Abba Eban’s comments on the idiocy of hasbara just as true three decades later

In August 1982, with the Israeli military wreaking massive destruction on Beirut, politician and diplomat Abba Eban wrote an op-ed in The Jerusalem Post on the “price … [Israel has] had to pay” for the attack on the Lebanese capital. Eban’s list of “items of loss in the balance sheet” included the following devastatingly frank assessment of the PR damage done to Israel. The way Eban wrote these words gives them a remarkable longevity – and is a reminder why all the millions thrown at “rebranding” and hasbara initiatives in recent times is just pouring money down the drain.

But the chief casualty for Israel, beyond the battlefield itself, lies in the transformation of what the word ‘Israel’ conveys to many of its friends as it flashes across their consciousness. The immediate association in recent weeks has been the crash of steel against buildings, the screams of bereaved and wounded, the children lining up for water denied by an Israeli ‘blockade’, the rat-infested garbage heaps, the collapse of those thin layers of civility which shelter human beings against their own human vulnerability. It is little short of idiotic to believe that this movement of opinion could have been arrested by technical means such as a transfer of responsibility for ‘hasbara’ from one Cabinet desk to another, or the enlistment of people abroad skilled in the propagation of exaggeratedly favourable publicity for tooth-paste or automobiles. The erosion has occurred among the well-informed, not the ill-informed. [Abba Eban, ‘A negative balance’, The Jerusalem Post, August 13 1982]

Comments

Yes, it's still true, but Israel still gets away with it's crimes--ever expanding them, and there are no consequences to it to speak of from world governments. There is BDs, but the world needs governments to act, in the from of sanctions like those being given to Iran. I don't see that happening, as Israeli crimes go on and on. If US policy would change to stand for human rights and following International Law, then change might come. The Zionists know this, and they fight through the media and with their money and with their hasbara to keep the US Congress under it's AIPAC thumb. We need a Lobby of our own to fight back for justice and the human rights of the Palestinian people.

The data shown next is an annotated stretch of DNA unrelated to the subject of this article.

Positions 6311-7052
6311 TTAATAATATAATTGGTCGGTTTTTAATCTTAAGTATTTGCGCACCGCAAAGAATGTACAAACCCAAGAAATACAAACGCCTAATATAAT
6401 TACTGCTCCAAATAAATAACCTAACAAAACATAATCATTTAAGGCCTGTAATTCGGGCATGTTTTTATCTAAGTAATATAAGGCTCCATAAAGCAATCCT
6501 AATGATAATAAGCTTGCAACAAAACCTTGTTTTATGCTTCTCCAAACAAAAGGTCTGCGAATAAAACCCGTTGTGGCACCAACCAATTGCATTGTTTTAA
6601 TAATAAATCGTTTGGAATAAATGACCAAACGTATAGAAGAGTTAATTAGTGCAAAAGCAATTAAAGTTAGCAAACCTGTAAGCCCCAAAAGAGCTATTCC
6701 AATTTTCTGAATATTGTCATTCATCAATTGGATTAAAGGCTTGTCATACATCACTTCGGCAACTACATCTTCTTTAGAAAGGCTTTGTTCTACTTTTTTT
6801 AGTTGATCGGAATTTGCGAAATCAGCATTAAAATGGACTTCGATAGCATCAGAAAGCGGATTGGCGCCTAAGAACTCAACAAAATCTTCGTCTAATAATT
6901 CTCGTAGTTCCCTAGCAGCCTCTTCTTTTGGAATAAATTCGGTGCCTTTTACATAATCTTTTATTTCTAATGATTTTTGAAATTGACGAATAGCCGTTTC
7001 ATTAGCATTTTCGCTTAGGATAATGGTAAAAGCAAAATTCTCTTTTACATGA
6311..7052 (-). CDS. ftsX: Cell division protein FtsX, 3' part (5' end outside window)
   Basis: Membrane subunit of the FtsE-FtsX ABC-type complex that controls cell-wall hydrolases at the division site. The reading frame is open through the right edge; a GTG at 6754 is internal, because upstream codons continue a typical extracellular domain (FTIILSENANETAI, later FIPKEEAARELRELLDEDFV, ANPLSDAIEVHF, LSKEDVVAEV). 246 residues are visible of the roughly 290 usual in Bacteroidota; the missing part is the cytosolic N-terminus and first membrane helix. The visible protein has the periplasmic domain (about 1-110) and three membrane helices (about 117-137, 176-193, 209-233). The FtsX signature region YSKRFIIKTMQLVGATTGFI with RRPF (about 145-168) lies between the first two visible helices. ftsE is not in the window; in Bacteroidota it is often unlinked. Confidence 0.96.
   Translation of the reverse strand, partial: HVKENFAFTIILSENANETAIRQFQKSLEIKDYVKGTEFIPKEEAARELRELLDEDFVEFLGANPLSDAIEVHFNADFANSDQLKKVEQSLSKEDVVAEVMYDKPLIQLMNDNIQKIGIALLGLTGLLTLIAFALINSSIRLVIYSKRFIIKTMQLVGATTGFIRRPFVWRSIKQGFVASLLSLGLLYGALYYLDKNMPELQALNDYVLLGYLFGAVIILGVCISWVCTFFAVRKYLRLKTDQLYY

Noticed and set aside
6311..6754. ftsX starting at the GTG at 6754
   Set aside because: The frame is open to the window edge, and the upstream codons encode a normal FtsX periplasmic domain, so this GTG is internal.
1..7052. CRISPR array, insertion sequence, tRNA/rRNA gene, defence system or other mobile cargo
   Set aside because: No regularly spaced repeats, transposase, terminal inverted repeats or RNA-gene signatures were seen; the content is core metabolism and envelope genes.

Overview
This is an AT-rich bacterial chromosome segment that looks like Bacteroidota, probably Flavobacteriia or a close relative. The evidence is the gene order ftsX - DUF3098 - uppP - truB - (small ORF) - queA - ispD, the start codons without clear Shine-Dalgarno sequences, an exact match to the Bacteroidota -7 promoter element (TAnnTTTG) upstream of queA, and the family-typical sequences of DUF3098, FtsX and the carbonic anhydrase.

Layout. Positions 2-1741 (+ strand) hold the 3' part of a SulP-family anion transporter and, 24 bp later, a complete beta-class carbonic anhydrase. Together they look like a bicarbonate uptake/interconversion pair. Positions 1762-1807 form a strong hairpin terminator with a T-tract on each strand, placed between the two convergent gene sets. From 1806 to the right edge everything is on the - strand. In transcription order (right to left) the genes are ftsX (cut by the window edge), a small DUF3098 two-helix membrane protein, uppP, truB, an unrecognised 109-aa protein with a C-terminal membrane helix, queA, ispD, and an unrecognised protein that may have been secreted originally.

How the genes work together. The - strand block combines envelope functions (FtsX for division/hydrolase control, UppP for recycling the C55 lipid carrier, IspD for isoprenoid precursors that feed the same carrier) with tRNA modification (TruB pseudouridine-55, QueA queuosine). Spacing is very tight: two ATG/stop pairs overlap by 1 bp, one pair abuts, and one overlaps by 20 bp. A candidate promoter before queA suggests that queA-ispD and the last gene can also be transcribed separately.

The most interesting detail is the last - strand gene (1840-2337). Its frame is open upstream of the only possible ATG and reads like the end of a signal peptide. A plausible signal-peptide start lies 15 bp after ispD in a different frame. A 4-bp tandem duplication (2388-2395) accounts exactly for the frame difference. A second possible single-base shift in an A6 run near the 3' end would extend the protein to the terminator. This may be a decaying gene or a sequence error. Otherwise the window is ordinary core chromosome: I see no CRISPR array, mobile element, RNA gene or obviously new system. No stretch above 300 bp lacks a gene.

Amazingly, Israel has now authorized a New Jersey drilling company to drill in the internationally recognized OCCUPIED TERRITORY in the Golan Heights. I sent the entire article to the Obama White House asking how they could possibly allow this. Something has got to give here. There is no accountability whatsoever. A big part o fthe problem is that people everywhere, most importantly in the US and Europe, are BOTH apathetic and afraid to speak out against Israel for fear of being ostracized as anti-Semitic. Weird, weird, weird.

What was the name of the New Jersey drilling company? And do you know whether it is possible for people to file a lawsuit in the US against a US company for crimes committed abroad? I know for instance that the Netherlands just heard a case against Shell for violations in Nigeria

Bitter Fruit of the Tree

by Sterling A. Brown (1901-1989)

They said to my grandmother: "Please do not be bitter,"
When they sold her first-born and let the second die,
When they drove her husband till he took to the swamplands,
And brough him home bloody and beaten at last.
They told her, "It is better you should not be bitter,
Some must work and suffer so that we, who must, can live,
Forgiving is noble, you must not be heathen bitter;
These are your orders : you are not to be bitter."
And they left her shack for their porticoed house.

They said to my father: "Please do not be bitter,"
When he ploughed and planted a crop not his.
When he weatherstripped a house that he would not enter,
They answered his questions: "It does not concern you,
It is not for you to know, it is past your understanding.
All you need to know is : you must not be bitter."

(1936)

Surprising to hear that "hasbara" was mentioned in 1982 already. That is the war that cemented my opinion, so hasbara clearly didn't work for me. But I hadn't heard the term until in fact quite recently. I was very surprised to hear that something I had noticed, and indeed mapped in my mind over many years, not only had a name, but was in fact Israeli governement policy!